With regards to downtown shopping, New Haven had been a textbook case of a city that failed to adapt to the changes of the post-war era. Many of the urban renewal policies of New Haven Mayor Richard C. Lee (who served from 1954-1970)—the now-defunct Chapel Street Mall, the soon-to-be-defunct Oak Street Connector—were built around the idea that the growing suburban population would continue to come downtown to shop for decades to come.

But they didn’t—until Yale got involved. Between 1996 and 2002, city retail sales jumped from $577 million to more than $2 billion, according to the Associated Press. Between 1998 and 2004, the number of vacant properties in New Haven dropped from 1,400 to 550. The New York Times, CBS News, and the Christian Science Monitor praised Yale’s renovation of Broadway as a remarkable case of clever planning.

Unlike Lee’s downtown projects, Broadway had never been designed to appeal to suburban commuters—it had never been designed at all. The street had always been home to a hodgepodge of small stores and restaurants that catered to Yalies and people from the surrounding community. Once Yale had bought a significant portion of the block, the University set out to make it
into something bigger.

The first of the old guard to go was the Yale Co-op, which lost its lease in 1997. Founded in 1885, the Co-op was the second-oldest university store in the country, a non-profit with over 15,000 members that provided not only books but a sense of identity to the Broadway strip, where it had been located in the flagstone building adjacent to Ezra Stiles College for 35 years.

In its place arrived a Barnes & Noble College Bookstore, and students were not pleased. The New Journal wrote that Yale “had adopted the reductive view that corporate equals collegiate.” And in this paper, Ben McGrath YC ’99, wrote, “That Yale’s development strategy has ignored the interests of students and local residents alike, seems to represent the prevailing student opinion.”

“Our friends at Yale lied to us by indicating we could renegotiate our lease, but it was a foregone conclusion that Barnes & Noble was coming in,” Harry Berkowitz, the Co-op manager at the time, told the Herald last year.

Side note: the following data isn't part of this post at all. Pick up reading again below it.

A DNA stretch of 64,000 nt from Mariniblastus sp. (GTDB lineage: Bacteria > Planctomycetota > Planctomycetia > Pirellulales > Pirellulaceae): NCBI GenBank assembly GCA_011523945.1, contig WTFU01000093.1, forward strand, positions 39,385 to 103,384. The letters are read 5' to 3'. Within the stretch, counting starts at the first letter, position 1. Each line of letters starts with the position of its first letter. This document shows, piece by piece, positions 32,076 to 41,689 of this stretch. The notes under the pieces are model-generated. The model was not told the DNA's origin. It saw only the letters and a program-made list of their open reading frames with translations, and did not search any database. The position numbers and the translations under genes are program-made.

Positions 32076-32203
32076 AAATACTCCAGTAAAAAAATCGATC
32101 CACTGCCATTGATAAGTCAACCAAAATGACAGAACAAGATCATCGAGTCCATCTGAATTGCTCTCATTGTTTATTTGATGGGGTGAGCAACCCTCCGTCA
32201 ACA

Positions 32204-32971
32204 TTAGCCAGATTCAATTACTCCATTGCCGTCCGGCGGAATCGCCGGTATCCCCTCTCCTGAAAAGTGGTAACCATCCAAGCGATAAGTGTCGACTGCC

It wasn’t the only local store that didn’t fit into Yale’s vision of Broadway. Quality Wine, a 65-year veteran of Broadway, closed in 1999, after UP tried to relocate the business to a smaller space in York Street. To Elliot Brause (who, it must be said, owed Yale a significant amount of money in back rent), it wasn’t worth it.
Barrie’s Ltd. Booters followed suit in 2003, after 70 years of providing shoes for Yalies and New Haveners. Owner John Isaacs who like Brause was a third-generation purveyor, said he feared the store’s trademark customer service, which included free shoeshines, would suffer from Yale’s insistence that the store remain open until 9 p.m. UP director David Newton told the Yale Alumni Magazine that it made “no sense” for a shop in such a good location not to stay open after dark.

The idea behind Alexander’s plan was for national chains to bolster the chances of small businesses. Consumers drawn in by the lure of big-name retail would trickle into nearby local establishments. According to Ali Yagliadere, who works at A1 Pizza, that has been the case. Anthony Koutroumanis, the co-owner of Yorkside Pizza, agreed. (Neither of those restaurants rent from UP.)

But, Koutroumanis said, there aren’t that many local businesses left. “Yale spent tons of money and they redid the whole neighborhood. Is it better than ’69? Yes, a hundred percent yes. Did they clean the place out? Yes. They run everything. You wanna be here, my friend? That’s the apple you’re gonna eat.”


The changes on Broadway reflect the story of 20th-century America. National chains have replaced small businesses across the country, offering a larger selection of goods at lower prices. The unusual thing about Broadway is that Yale made this process happen.

One of the advantages of being a large landlord is that you can implement policies that affect the whole neighborhood, explained Brian McGrath, the business manager of Chapel West Special Services District, a local business improvement district.

“The alternative model to the downtown became the mall,” he said. “If, like Yale, you’re trying to run a successful urban retail district, you need to learn from that. If you want synergy, and you want the maximum number of customers, you need to run it like a mall. You need everyone opening and closing at the same time. You have some stores that close early? That’s going to ruin your mall. You can’t have a customer leaving trash on the sidewalk—that’s going to ruin your mall. You can’t have a customer attracting bums—that’s going to ruin your mall.”

That sort of top-down operating was and is Alexander’s strategy for Yale UP, the division that manages Yale’s tenants. “We’re competing with shopping malls,” Alexander told me. He envisioned the bookstore as the anchor to the new development, the main draw. He needed a bookstore that could afford to stay open until 9 p.m. and attract people to the surrounding shops. He needed a Barnes & Noble.